If there’s one lesson observers have drawn from the “greatest economic crisis since the Great Depression,” it’s that our outdated system of global economic governance failed to respond and needs a major overhaul. A closer look at the performance of international institutions since 2008, however, paints a rosier picture. Contrary to conventional wisdom, Tufts professor Dan Drezner argues in a provocative new CFR working paper that “the system worked.” Despite dire predictions, major economic powers cooperated within multilateral institutions, both old and new, to prevent a global financial collapse, forestall a descent into tit-for-tat protectionism, adopt new rules of financial regulation, and adjust the governance structures of global bodies to reflect power shifts.
Drezner’s benchmark for comparison is the international response to the Great Depression. This is apt, since global stock capitalization as well as housing prices actually plummeted more as a percentage of precrisis levels during the first ten months of the Great Recession. In contrast to the early 1930s, the global response this time around was robust. This global economy has recovered, if unevenly. Industrial output, global growth, international trade, and foreign direct investment (FDI) have all rebounded much more smartly than they did in the several years after 1929. With the exception of FDI, all now exceed their precrisis peak.
At the onset of the global credit crisis, numerous experts (including this one) predicted a descent into tit-for-tat protectionism and beggar-thy-neighbor trade and monetary policies. In fact, nothing of the sort occurred, thanks to self-restraint and concerted action on the part of the world’s leading economic powers. As Drezner notes, “the combined effect of protectionist actions for the first year of the peak of the financial crisis affected less than 0.8 percent of global trade.” Considering that the Doha “development round” of WTO trade negotiations was in the doldrums at the time, this is a monumental achievement. Perhaps more surprisingly, the commitment to an open global economy enjoys broad support not only among political elites but indeed publics in most trading nations.
Even more impressive was macroeconomic coordination among the finance ministries and central bank governors of the world’s leading economies. Much of this coordination occurred under the aegis of a new institution, the Group of 20 (G20), which met for the first time at the leaders level in Washington in November 2008. The G20 nations took dramatic action, injecting unprecedented liquidity into the world economy—including by providing unlimited currency swaps, bolstering the resources of the IMF and World Bank, and pursuing massive expansionary policies (particularly noteworthy in the cases of China and the United States).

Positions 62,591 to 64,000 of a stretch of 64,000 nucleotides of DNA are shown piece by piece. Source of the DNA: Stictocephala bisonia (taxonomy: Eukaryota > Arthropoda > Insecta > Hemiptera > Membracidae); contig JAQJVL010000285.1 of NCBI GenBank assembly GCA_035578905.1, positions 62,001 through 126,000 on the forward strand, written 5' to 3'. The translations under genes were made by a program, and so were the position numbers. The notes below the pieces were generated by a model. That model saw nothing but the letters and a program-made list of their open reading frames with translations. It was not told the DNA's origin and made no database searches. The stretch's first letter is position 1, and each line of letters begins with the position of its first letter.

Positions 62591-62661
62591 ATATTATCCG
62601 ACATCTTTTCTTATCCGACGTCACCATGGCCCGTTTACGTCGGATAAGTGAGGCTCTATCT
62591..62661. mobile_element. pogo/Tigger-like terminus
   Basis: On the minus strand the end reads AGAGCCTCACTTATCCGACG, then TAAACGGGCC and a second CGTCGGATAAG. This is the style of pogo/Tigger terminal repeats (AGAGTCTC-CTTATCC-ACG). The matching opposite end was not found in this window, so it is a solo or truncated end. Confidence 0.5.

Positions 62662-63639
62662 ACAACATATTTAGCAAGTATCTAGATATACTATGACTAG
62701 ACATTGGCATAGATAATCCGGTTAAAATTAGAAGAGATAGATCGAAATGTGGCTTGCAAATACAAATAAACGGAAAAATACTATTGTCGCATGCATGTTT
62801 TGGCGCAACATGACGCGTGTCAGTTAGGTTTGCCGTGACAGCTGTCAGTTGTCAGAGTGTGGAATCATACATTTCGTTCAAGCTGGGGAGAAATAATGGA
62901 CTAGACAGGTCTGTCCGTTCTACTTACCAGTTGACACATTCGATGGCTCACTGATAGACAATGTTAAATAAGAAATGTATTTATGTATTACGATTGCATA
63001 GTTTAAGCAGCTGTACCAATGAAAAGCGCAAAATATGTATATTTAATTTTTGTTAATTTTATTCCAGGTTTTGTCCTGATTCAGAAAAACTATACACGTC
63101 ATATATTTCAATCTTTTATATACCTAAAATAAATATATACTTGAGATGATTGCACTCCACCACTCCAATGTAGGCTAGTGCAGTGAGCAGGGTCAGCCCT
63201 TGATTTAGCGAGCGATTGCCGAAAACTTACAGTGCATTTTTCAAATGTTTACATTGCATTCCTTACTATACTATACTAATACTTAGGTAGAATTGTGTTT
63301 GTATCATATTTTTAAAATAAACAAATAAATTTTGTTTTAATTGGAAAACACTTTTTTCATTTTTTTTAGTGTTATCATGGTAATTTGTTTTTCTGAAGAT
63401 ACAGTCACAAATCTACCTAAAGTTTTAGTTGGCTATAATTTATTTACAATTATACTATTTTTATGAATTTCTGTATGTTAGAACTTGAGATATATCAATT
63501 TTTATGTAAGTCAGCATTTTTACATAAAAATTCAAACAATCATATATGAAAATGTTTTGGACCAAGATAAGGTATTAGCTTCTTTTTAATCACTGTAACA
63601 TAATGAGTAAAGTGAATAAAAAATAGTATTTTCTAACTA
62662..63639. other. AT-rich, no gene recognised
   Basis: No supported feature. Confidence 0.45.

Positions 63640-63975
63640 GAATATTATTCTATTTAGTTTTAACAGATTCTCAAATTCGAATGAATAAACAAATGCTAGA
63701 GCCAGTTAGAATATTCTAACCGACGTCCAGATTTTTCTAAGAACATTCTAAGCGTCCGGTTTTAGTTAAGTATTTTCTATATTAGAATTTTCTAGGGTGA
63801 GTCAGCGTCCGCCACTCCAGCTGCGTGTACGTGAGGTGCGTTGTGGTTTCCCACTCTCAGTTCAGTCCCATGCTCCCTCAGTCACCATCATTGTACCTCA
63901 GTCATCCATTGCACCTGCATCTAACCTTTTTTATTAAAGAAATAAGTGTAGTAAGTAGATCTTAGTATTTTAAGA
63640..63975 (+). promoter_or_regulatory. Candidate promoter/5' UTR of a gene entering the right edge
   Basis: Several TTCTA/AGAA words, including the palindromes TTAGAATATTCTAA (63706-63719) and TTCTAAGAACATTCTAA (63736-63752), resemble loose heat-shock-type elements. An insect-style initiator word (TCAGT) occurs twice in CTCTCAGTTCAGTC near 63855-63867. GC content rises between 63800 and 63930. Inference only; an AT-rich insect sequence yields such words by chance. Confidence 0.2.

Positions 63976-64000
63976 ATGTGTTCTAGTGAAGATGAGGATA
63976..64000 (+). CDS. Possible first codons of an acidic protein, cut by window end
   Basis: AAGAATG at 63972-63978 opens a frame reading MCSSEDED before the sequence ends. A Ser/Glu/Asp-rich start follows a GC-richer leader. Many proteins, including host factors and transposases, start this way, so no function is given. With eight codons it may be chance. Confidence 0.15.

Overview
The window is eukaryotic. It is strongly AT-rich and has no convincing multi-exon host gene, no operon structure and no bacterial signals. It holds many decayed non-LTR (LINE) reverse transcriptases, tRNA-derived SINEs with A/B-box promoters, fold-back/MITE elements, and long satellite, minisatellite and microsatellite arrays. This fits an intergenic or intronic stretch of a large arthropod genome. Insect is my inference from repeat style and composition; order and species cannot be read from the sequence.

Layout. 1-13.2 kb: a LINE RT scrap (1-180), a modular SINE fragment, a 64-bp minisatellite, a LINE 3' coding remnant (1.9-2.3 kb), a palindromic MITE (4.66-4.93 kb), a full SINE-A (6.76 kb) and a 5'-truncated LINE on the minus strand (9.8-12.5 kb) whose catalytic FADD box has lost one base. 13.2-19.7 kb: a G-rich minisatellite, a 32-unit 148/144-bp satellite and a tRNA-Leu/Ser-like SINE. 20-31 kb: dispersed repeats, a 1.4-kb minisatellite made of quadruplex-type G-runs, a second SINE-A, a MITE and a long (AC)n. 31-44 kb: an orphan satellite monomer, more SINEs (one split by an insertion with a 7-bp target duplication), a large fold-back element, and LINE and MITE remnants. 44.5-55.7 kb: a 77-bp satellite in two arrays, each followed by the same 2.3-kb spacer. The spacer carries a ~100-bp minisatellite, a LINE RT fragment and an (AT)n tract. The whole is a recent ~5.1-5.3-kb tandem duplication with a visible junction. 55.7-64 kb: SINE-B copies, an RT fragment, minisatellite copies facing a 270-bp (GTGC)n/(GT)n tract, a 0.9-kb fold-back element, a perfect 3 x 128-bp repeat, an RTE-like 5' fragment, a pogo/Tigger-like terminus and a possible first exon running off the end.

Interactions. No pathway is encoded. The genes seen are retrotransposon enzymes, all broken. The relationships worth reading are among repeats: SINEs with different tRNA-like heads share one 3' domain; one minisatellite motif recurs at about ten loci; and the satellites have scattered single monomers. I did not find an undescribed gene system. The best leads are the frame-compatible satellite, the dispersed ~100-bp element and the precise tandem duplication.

In parallel with these steps, G20 members negotiated major new financial regulations designed to prevent similar crises in the future. These included more stringent capital requirements (Basel III), agreed within an expanded Basel Committee on Banking Supervision, as well as new macroprudential standards for systemically important cross-border financial institutions, hammered out within the new Financial Stability Board (FSB), an expanded and stronger successor to the feckless Financial Stability Forum. While analysts continue to debate the adequacy of these rules and the time frame for their full implementation, the speed with which they were agreed is impressive by historical standards.
Why the difference with the Great Depression? In a word, institutions. In contrast to the early 1930s, today’s nation-states inhabit a world that is chockablock with multilateral institutions and frameworks covering virtually every conceivable sphere of transnational activity. Institutions are particularly useful during times of crisis. Beyond narrowing the potential range of interstate conflict, providing outlets for the peaceful settlement of disputes and establishing norms of legitimate conduct, they serve as valuable repositories of technical expertise, sources of implementation capacity, and focal points for potential cooperation. For all their shortcomings, the major institutions of global economic governance—including the IMF, World Bank, WTO and finance ministers’ G20—proved resilient, flexible, and adaptable. The IMF—regarded by many as irrelevant before the crisis—got a new lease on life, as well as a major injection of capital. Ditto the Bank. Despite its Doha failure, the WTO maintained the integrity and openness of the global trading system, and its binding dispute resolution mechanism provided an anchor in a turbulent sea. Finally, the G20, elevated to the leaders level, rose to the occasion, providing direction to more formal institutions like the IMF and the Bank, including changes to quota shares and governing boards to reflect the shift of global economic power to the BRICs and other developing world.
If global institutions performed reasonably well, why do they continue to get a bad rap? One answer, Drezner speculates, lies in the unevenness of the global economic recovery, most notably in the United States, Japan and Europe. The relative stagnation of the mature economies—where most of the commentariat live, incidentally—makes it tempting for analysts to judge global institutions as a failure. But in so doing, they make a double mistake. Beyond overlooking the overall health of the recovering global economy—particularly compared to the dire predictions of 2008—they err in attributing current economic difficulties to the multilateral system, rather than to persistent political gridlock and economic mismanagement by their own national governments.